What if I told you the new PGA Tour season begins in the second week of October?
“That’s stupid, didn’t the golf season just end?”
“That’s stupid, but are Tiger and Phil playing?”
The answers to your queries are no one, yes and no – and it’s very, very stupid. For reasons beyond me and that only make sense in the twisted mind of PGA Tour chief Tim Finchem, the 2014-15 PGA Tour season begins with the Frys.com Open in Scottsdale.
The Frys.com Open has an illustrious history, with past winners including household names such as Jonas Blixt, Bryce Molder and the immortal Troy Matterson. Wait, wait, no. This is all wrong. I must have Googled something incorrectly. There is no way the PGA Tour season is starting…
Nope, I was right. The PGA Tour season is beginning just three weeks after the last one ended. Would you even call that an offseason?
Several years ago, in a move that zero golf fans were clamoring for, the PGA Tour completely changed its schedule. Like most of the drastic moves the Tour has made in the past decade, it has gone over with the same reverence one holds for a fart in church.
It all stems from the PGA Tour’s concern that people stopped paying attention to golf after the final major of the season, the always fantastic PGA Championship. I will spoil the ending – the vast majority of sports fan still ignore golf after that tournament concludes.
For years, the PGA season ended proper with the Tour Championship in early November, some two months after the PGA Championship. Many top players essentially took the fall off, playing only a couple of tournaments, before showing up to the Tour Championship. If they showed up at all, as Tiger and Phil – the Tour’s biggest draws by several Rory McIlroy tee shots – skipped the event at times.
To fix that problem, the Tour made a new one by instituting the FedEx Cup, to wrap up the season in mid-September, carrying the momentum from the PGA Championship and hoping to snag some attention before football season took hold. That didn’t work. But it is still better than the old system, if barely.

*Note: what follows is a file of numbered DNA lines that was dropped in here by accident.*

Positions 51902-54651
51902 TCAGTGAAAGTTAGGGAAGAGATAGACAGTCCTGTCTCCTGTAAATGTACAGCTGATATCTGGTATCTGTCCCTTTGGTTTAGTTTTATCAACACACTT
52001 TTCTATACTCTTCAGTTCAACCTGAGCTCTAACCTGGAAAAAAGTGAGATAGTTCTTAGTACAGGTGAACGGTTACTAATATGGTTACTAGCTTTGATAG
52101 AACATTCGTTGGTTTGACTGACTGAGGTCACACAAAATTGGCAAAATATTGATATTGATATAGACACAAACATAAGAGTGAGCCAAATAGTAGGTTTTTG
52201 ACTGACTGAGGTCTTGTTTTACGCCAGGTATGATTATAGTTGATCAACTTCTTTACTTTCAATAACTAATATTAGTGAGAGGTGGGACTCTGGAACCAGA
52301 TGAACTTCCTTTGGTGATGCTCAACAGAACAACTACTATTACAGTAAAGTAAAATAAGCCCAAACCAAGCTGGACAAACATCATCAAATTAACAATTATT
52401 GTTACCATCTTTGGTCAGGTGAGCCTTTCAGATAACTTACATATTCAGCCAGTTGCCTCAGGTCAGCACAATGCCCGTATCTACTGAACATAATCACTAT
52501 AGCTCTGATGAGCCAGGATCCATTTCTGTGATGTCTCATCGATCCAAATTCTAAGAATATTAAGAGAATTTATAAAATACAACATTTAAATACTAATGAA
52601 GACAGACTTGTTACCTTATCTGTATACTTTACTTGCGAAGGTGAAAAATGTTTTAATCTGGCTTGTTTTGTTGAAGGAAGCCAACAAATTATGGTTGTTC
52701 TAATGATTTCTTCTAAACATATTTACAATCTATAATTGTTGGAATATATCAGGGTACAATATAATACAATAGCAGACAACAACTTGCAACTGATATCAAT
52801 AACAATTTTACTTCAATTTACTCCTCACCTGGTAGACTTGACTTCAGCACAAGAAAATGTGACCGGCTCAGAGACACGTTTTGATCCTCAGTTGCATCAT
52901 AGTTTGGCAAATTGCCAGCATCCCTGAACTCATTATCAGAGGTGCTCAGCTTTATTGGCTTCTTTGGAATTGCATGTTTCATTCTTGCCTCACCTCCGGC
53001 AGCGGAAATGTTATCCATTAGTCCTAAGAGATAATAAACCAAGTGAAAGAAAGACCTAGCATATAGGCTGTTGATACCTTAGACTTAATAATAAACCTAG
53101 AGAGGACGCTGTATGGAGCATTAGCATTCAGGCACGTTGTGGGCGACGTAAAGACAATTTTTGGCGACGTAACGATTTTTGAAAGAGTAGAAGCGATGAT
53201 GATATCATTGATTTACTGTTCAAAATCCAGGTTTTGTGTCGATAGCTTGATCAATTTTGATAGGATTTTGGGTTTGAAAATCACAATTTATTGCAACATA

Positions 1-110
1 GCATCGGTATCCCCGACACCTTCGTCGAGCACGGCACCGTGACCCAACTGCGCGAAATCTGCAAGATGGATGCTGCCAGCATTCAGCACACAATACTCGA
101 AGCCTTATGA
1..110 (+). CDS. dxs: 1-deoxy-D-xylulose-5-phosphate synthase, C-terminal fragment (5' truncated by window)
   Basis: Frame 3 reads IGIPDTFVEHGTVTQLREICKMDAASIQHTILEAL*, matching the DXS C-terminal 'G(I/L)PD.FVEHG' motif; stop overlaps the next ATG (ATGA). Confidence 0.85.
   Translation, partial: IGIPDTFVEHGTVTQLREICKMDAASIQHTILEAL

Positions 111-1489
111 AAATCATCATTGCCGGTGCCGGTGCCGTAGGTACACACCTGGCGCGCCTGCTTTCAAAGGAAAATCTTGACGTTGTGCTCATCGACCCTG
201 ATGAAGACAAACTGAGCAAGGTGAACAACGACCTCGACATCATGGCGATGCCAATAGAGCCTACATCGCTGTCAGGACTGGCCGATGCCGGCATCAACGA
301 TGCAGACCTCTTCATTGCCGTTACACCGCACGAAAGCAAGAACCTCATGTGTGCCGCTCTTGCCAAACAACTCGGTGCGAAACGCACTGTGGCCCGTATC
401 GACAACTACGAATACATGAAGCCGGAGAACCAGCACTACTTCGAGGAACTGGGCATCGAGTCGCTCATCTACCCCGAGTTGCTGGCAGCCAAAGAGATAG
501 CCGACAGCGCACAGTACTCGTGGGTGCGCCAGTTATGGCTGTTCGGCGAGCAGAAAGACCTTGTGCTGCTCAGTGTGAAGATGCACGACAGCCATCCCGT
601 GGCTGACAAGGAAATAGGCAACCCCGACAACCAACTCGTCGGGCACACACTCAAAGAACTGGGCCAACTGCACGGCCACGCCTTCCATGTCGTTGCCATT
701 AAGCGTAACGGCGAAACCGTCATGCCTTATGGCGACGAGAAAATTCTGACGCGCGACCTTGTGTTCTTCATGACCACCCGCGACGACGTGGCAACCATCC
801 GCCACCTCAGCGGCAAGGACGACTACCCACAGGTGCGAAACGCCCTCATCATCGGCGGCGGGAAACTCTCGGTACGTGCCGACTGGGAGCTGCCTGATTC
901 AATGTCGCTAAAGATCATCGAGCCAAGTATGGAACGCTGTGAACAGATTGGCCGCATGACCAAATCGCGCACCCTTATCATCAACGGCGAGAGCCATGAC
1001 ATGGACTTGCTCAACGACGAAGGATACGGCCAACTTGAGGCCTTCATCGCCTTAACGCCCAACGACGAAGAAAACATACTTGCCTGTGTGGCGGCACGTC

The problem – or the problem the Tour saw – was that its “Fall Series” of tournaments were turned into minor league events, featuring guys struggling to keep their Tour cards for the following year. The Tour was still on a calendar year season and, for golf nerds, the Fall Series was incredible. I put that in italics because it must be said. Guys fighting for their livelihood was riveting television if you loved golf.
The PGA Tour, obviously, does not care about people that love golf. They make money from people who merely like golf. The golf-likers were not watching the Fall Series that the golf-lovers enjoyed. So they blew it up.
What we have now is the monstrosity of a 12-month PGA Tour wrap-around schedule that begins in October and ends in September. With the exception of silly season – the made for TV events in December – there is no break for the PGA Tour.
How stupid is this idea? Well, it has accomplished zero of the goals the PGA Tour wants and has added only headaches.
Because the season needs to start in October, they smash a whole bunch of tournaments in August and September, forcing guys to play 7 or 8 weeks in a row. I can hear you cracking, “But it’s golf.” And it is. But it’s still taxing to play two months straight in big tournaments, not even including the Ryder Cup.
Secondly, the top players are still avoiding the fall tournaments like the plague, which means TV viewers are still avoiding the fall tournaments like the plague. Look at this player field and pick out the stars. Good luck.
The worst part is the complete and total lack of fanfare when the new season starts. I happened to be going through my Comcast guide for Thursday – curious about potential Game 5s in baseball – when I saw PGA Tour Golf listed. My first thought was, “No, that can’t be right.”
Think about the other sports – literally, every single one – and the anticipation built up before the first games. College basketball fans are so starved, they have made a spectacle out of the first practice! By the time the NFL season rolls around, football fans are practically (literally?) foaming from the mouth.
Golf fans? They haven’t even had time to digest the Ryder Cup before the new season starts, if only briefly to take its usual December break.
And here’s where I mention the really stupid part – there is more interesting golf being played elsewhere in the world during the fall. The European Tour still operates on a calendar year schedule, so its version of the FedEx Cup, the Race to Dubai, wraps up the week before Thanksgiving. There is a WGC event in China in early November. And Australia pops in with its biggest tournaments of the year.
So to recap, the PGA Tour willingly starts it season behind football, baseball and NASCAR in the States while trailing behind other golf worldwide. To pour salt on the wounds, the PGA used to be the only American sport to operate on a calendar year schedule, which meant it could actually generate interest in January as football finally winds down.
Instead, its season starts this week. I won’t be watching. Odds are, you won’t be either.
Follow me on Twitter